Lan is similar but also not, at the same time. I find Lan more genuine, he isn’t as morally ambiguous as Moiraine but he can’t really go against her as he is her Warder. Lan and Nynaeve HAVE TO BECOME CANON I WILL NOT BELIEVE ANYTHING OTHERWISE. And Lan is is just wonderful and I love learning more about him and his past, as well as just read more about his character.
Nynaeve is one of my favourite characters. She is SUCH A BAD BITCH. She literally does not care about authority or who she should listen to. When she decides you’re her people, she will literally die for you. Nynaeve is so loyal and her love is so fierce and all-encompassing, you cannot help but fall in love with her as a character. I think she is written quite maternally, in a way that showcases the depth of power that runs through her and her love, if that makes sense. Nynaeve is a character that I literally cannot wait to see what’s in store for her!
Egwene is similar to Nynaeve in a lot of ways. She is incredibly loyal and will do anything for you. But she is also unafraid to tell you like it is. The amount of sass she has is hilarious. Truly, some of her one-liners made me cackle!
‘Advice! Nobody tells us how to be men. We just are.’ (Perrin)
‘That,’ Egwene said, ‘is probably why you make such a bad job of it.’p. 411
An icon. Truly.
Rand grows on you like a fungus and Mat is terrible in this book (he is until book 3 – I just read the best scene with Mat and I think I love his character now) but pERRIN?! He is precious and must be protected at all costs. I love his character so much. He is a little emo boy who takes his time to think and process information, who is constantly aware of how his body could be percieved as a threat and makes sure to not allow himself to anger. He is possibly my favourite character and I love spending time in his perspective. AND THE WOLVES?! THE BEST PART. And no, I won’t be explaining.
I won’t talk too much about Loial but if we’re doing the Lord of the Rings comparison, Loial reminds me of Bilbo Baggins and no one can dissuade me from this. All Loial wants to do is smoke his pipe, read his books, talks about his stedding and wants to write a book about his journeys. REMIND YOU OF ANYONE?!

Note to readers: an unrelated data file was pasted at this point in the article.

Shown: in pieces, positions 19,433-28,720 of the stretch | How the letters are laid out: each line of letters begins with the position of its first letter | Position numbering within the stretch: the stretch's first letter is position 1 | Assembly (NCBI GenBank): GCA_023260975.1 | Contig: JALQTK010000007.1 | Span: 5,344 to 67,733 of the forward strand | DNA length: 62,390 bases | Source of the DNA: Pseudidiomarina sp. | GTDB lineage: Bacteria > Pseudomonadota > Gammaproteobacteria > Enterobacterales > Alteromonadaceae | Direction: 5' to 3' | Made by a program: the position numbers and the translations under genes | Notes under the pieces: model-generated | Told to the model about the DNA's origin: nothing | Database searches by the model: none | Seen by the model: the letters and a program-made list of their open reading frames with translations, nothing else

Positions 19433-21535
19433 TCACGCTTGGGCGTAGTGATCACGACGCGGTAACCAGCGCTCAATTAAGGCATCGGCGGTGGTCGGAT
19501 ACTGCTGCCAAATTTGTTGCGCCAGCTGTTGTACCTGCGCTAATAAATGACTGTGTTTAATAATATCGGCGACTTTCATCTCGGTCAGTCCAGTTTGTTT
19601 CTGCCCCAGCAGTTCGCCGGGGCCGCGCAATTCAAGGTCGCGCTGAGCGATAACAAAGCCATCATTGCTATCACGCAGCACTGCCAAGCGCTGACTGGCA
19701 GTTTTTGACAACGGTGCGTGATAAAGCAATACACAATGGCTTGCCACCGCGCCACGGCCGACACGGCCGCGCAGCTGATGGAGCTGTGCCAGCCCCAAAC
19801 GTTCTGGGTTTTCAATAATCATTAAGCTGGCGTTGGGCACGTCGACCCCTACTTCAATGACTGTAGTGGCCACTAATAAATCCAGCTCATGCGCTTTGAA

ＴＨＥ ＳＴＯＲＹ， ＭＹ ＴＨＯＵＧＨＴＳ ＆ ＴＨＥ ＬＯＲＤ ＯＦ ＴＨＥ ＲＩＮＧＳ？
In saying that, one of the biggest criticisms I’ve heard regarding 𝑻𝒉𝒆 𝑬𝒚𝒆 𝒐𝒇 𝒕𝒉𝒆 𝑾𝒐𝒓𝒍𝒅 is how similar it feels to the Lord of the Rings by J.R .R Tolkein. If you have done even a cursory search regarding Robert Jordan and his inspritation and influences, you would know that yes, Jordan’s first novel was influenced by Tolkein. The Lord of the Rings, from what I understand, completely changed the fantasy genre and introduced fantasy tropes that one could argue are overused in fantasy now. But 𝑻𝒉𝒆 𝑬𝒚𝒆 𝒐𝒇 𝒕𝒉𝒆 𝑾𝒐𝒓𝒍𝒅 kept to this type of fantasy trope, as it was what was being published and consumed. People have raised their eyebrows at the similarities between Orcs and Trollocs, Wargs and Myrddraals, the ‘chosen one’ trope, the walking through forests, the overarching quest, etc.
But by the end of the first novel, there is this sense that Robert Jordan was slowly shedding the Tolkein-esque influence and coming into his own writing and his story. I can also tell you that this is definitely the case with book two and book three, where Jordan fully comes into his own and the story feels unique.
Because that is the truth. 𝑻𝒉𝒆 𝑬𝒚𝒆 𝒐𝒇 𝒕𝒉𝒆 𝑾𝒐𝒓𝒍𝒅 is incredibly unique and a wonderful reading experience. I know it’s considered an epic fantasy series, I would also consider it as a coming-of-age fantasy series. Rand, Perrin, Mat, Egwene and even Nynaeve are still young, they are still trying to figure out who they are and what they want their future to look like when suddenly, everything happens and they are in a constant state of anxiety, of their lives being threatened at every turn, with pressure bearing down on their shoulders. They each make mistakes and they each are incredibly flawed, becase they are human but also because they are still growing up. Sometimes I found myself rolling my eyes at Rand, or getting frustrated with Nynaeve’s stubborness or anger at Mat’s…being Mat which was when I knew that I was already so immersed and emotionally attached to these characters. Because even when I was rolling my eyes at them, or getting angry, I loved them. They have so much pressure on them, and so many people wanting them to fail or just straight out die, that it makes sense that they’re frothing at the bit, sometimes.
Robert Jordan just so brilliantly makes you care for these characters, especially since I was unable to predict anything – I felt like I was on the edge of my seat the entire book!
This series has the potential to become my favourite fantasy series of all time. That is how much I loved 𝑻𝒉𝒆 𝑬𝒚𝒆 𝒐𝒇 𝒕𝒉𝒆 𝑾𝒐𝒓𝒍𝒅 and that feeling has remained throughout book two and now book three.
I know I haven’t really talked much about the plot with this blog post, but I wanted this one to remain as spoiler free as possible. All future blog posts about the Wheel of Time will include spoilers though!
I truly loved 𝑻𝒉𝒆 𝑬𝒚𝒆 𝒐𝒇 𝒕𝒉𝒆 𝑾𝒐𝒓𝒍𝒅 𝒃𝒚 𝑹𝒐𝒃𝒆𝒓𝒕 𝑱𝒐𝒓𝒅𝒂𝒏. With all of my heart. I haven’t felt this way about a fantasy series in so long and I am so happy that I’m actually enjoying myself! If you haven’t already guessed it, I gave the first book in 𝐓𝐡𝐞 𝐖𝐡𝐞𝐞𝐥 𝐨𝐟 𝐓𝐢𝐦𝐞 series a 5 star.
The next episode of this blog series should be going live in two or three weeks! So make sure to check that out when I post it.
Thank you all for the support, comments and likes!!
I hope you have a wonderful day/evening.
Until next time, happy reading!
All the love,
4 thoughts on “Reading The Wheel of Time, Episode One: The Eye of the World aka me losing my mind”